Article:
One has only a certain amount of experience to draw from. How can I arrange, transcribe it differently? How do I make it scream, make it burn, if I’ve had it murmuring softly and keeping a low temperature? How do I take experiences apart, scramble and reassemble them in ways that surprises me?
I kickstart my imagination and turn it onto the experience I think I know so well. I let myself, incite myself to bring associations, unexpected images and seemingly random ideas to this familiar experience. I play with techniques, styles, forms. With timing, pacing, context, mood, voice. They start to do their transformative work with your experience. If experience is the body, imagination is the choreographer, asking, teaching, challenging that body to move through space and time inventively using all its resources.
I love how you confess that your memory ‘is not stocked with sumptuous sensory data’, and how you insist that ‘a writer works with what she lacks as well as what she has.’ How do you work with what you lack? In this book and elsewhere? How do you ‘assess your lacks to see what use they might be put to’? How do you – as you put it – develop ‘other sources of plenty’?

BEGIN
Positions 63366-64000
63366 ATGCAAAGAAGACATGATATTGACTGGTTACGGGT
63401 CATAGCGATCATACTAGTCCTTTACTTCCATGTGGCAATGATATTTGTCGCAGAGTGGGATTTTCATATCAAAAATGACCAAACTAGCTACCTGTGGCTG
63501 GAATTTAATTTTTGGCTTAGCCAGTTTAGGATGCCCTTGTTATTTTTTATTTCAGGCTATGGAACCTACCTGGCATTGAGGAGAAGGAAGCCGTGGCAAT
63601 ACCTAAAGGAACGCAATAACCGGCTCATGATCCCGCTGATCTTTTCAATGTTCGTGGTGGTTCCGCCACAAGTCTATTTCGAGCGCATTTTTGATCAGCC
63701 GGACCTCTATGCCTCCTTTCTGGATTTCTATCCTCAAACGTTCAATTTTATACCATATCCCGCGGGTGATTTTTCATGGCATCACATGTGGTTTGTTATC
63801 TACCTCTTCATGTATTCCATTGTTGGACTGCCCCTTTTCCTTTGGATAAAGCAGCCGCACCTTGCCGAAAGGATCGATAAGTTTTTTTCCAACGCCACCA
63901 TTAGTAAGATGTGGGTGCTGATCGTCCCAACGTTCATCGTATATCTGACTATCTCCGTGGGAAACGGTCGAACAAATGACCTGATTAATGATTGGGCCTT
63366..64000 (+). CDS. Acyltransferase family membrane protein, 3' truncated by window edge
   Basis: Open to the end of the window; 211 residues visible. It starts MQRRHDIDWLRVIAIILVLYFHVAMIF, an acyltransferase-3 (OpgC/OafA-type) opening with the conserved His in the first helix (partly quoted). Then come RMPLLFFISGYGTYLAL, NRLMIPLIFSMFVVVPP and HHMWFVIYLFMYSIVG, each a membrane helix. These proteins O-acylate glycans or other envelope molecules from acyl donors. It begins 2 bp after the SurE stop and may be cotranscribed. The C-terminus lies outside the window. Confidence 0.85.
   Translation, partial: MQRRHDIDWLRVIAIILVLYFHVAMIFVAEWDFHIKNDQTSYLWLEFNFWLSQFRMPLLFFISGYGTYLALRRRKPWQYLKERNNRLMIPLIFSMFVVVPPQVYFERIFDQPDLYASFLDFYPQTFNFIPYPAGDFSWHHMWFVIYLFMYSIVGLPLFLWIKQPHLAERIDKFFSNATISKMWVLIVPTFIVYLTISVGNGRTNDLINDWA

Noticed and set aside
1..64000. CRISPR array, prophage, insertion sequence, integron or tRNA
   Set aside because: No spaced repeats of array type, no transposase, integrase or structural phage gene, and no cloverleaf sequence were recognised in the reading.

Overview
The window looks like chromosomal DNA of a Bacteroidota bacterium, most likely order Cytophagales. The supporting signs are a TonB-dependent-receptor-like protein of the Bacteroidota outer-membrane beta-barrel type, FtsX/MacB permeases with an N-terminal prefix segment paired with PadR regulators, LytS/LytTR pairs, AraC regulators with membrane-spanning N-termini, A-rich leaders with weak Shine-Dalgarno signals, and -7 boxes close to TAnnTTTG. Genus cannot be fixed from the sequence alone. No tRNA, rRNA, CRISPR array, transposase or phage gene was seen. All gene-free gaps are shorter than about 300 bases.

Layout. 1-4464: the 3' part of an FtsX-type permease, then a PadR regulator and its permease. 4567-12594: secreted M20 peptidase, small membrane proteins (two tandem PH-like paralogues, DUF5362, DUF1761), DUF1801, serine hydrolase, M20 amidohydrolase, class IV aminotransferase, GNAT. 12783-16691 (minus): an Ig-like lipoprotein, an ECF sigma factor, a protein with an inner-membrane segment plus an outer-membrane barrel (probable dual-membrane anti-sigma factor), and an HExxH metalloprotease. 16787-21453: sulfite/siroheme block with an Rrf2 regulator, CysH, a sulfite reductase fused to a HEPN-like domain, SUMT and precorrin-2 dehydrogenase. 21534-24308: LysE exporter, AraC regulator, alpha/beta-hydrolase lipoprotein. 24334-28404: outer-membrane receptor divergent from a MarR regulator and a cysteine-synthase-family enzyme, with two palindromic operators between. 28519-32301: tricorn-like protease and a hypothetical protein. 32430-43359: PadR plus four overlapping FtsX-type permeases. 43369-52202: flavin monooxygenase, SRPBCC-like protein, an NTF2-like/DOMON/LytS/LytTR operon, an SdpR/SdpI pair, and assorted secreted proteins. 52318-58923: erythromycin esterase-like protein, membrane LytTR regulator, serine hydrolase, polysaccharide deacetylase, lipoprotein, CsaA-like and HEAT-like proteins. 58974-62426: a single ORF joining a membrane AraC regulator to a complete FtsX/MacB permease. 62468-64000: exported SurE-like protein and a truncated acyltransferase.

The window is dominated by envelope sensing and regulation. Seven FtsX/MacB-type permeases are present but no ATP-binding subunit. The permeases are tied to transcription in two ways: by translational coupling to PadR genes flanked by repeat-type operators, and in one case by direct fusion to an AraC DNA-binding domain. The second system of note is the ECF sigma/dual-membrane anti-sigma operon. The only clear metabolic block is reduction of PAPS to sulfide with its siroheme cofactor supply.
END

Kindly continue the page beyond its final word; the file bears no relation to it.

As a writer and a teacher, I find myself obsessively harping on the virtues of specificity – in fact, my exhortations toward specificity might very well be one of these grooves of habit whose trustworthy, tired tracks you describe! – and I found it thrilling to read your confession that this kind of specificity isn’t always where you find your primary sustenance.
I’d love to hear you talk about your own experiences working with lack, and ‘developing other sources of plenty’, in terms of craft and imagination; in terms of living; in terms of pleasure.
Let me start with some writing specifics. What, for instance, can bring a landscape, or a striking face and form, to life, short of ‘sumptuous sensory data’? I found that I could use my sense of mood and subtext (landscapes have subtexts too), of sensory and kinetic tension. I also worked to record meticulously and without struggling for imagery, what I saw, heard, tasted; felt. I’d ask myself how the look of something – a piece of furniture, the cut and fabric of a gown – might change if I could touch it. Or how it might strike me if it were in another setting. If you listen to an orchestral arrangement of a piece written originally for piano, I’ll learn as much about the piano version as I’m learning about the orchestral one.